Commuters at a Birmingham railway station got a surprise when they were serenaded by a Black Country poet during a visit from the Mayor of the West Midlands.
Poet Steve Pottinger was in Stechford to present his poem 'Pride of Place' which celebrates the work of dedicated community volunteers who are transforming their local stations across the West Midlands.
Volunteers at Stechford and Coseley, like many groups across the region, make a real difference to their stations by giving the buildings a lick of paint, installing art works, landscaping the grounds and bringing community presence to the station platforms. They're making visits to the station a more welcoming and enjoyable experience for passengers.
Steve Pottinger of the renowned Black Country group 'Poets, Prattlers and Pandemonialists' composed 'Pride of Place' to celebrate the work of volunteers like those at Stechford Station. This celebratory ode will be used in a volunteer recruitment campaign by West Midlands Railway.
The poem highlights how the work of station adoption groups can impact on passengers: "...putting a spring in your step and pep in your paces".
Mayor of the West Midlands Andy Street thanked the Stechford and Coseley groups and encouraged others to consider volunteering at their local station.
The Mayor said: "I was delighted to be able to thank in person the volunteers who are working hard to transform Coseley and Stechford railway stations. I am sure their excellent efforts are also appreciated by the many rail passengers who use the station daily.
"A number of stations, from Coseley to Olton, have been improved by groups. There are many ways in which volunteers can help, from creating brilliant artwork to organising local pop ups and hosting coffee mornings."
Station adoption groups are springing up right across the region and West Midlands Railway is looking for volunteers for community activity and station adoption schemes across its entire network of 114 stations.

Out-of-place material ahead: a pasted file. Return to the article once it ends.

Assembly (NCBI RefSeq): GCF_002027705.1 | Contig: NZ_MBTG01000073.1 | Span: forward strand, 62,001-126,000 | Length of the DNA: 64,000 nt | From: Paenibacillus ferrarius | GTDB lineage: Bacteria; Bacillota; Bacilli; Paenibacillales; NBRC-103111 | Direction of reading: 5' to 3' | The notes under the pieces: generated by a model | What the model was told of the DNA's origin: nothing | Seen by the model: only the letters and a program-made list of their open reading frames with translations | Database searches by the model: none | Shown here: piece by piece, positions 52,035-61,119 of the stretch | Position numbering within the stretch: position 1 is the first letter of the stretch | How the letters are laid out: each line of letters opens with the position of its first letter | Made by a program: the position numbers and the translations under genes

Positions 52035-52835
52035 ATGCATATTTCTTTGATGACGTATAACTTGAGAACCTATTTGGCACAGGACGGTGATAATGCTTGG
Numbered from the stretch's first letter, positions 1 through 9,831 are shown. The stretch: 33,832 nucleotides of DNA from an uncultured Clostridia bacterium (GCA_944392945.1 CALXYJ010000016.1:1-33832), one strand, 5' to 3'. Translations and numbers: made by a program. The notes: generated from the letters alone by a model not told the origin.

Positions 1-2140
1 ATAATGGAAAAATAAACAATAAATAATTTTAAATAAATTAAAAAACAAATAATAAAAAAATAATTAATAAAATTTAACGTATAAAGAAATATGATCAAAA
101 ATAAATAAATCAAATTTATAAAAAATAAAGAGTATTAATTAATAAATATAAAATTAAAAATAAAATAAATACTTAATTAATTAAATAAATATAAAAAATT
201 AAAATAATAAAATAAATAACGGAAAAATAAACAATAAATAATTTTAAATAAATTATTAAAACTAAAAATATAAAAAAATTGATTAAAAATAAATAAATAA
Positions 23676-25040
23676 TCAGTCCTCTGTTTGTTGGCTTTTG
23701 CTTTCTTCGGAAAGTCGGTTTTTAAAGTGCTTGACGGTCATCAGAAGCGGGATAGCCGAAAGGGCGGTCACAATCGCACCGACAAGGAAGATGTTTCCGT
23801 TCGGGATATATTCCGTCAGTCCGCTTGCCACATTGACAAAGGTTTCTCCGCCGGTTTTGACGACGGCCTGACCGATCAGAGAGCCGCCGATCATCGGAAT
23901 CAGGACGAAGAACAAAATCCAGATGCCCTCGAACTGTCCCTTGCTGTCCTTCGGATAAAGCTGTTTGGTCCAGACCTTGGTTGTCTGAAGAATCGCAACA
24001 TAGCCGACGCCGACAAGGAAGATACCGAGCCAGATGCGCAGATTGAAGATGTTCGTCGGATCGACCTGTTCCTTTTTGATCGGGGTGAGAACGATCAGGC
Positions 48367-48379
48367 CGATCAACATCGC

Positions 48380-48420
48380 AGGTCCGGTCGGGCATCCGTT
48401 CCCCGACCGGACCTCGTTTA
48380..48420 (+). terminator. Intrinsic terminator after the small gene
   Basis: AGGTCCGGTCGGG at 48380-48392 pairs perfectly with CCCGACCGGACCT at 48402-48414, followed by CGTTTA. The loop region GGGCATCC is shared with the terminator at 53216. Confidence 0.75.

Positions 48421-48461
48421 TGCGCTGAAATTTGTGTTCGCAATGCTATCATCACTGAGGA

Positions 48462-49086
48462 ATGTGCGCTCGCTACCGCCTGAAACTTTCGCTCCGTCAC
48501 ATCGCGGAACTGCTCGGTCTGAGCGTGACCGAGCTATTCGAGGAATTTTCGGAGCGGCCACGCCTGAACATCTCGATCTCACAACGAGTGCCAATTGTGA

Neil Langford from the Coseley station volunteers said: "We wanted to make the station look good by getting rid of the trees, the privet and the weeds that were there and planting some really nice flowers, making it look colourful.
"It's open to everybody, children have been planting bulbs. People's mornings are a lot brighter by seeing our flowers."
Faydene Gildings-Grant from the Stechford Neighbourhood Forum said: "Our aim is to make Stechford beautiful and we adopted the station as the entry into Stechford."
The group started with some hanging baskets but are now working with West Midlands Railway and looking at more ambitious plans for the future. "We want to do something fantastic here," she added.
Fay Easton, head of community and stakeholders at West Midlands Railway, said: "As well as benefitting commuters and passengers, station adoption schemes also help the volunteers themselves. Joining such a group can help locals meet new people, tackling loneliness and bringing a community together."
The call comes as the train operator has launched its Cross City Heroes campaign, to recognise community achievements along the region's busiest commuter route through Birmingham.
Community engagement is being backed by the West Midlands Rail Executive (WMRE) which is responsible for leading the transformation of rail in the region.
Cllr Roger Lawrence, WMRE chair and leader of the City of Wolverhampton Council, said: "We are working with West Midlands Railway to involve local communities in activities at our railway stations. Not only does this benefit the community and rail travellers, but the volunteers gain lots out of it too. We are also creating opportunities for community participation in planning, designing and delivering the new stations in our West Midlands Rail programme."
For more information about station adoption and community activities at railway stations across the West Midlands, visit https://www.westmidlandsrailway.co.uk/adopt-station
For more information on Cross City Heroes go tohttps://www.westmidlandsrailway.co.uk/crosscityheroes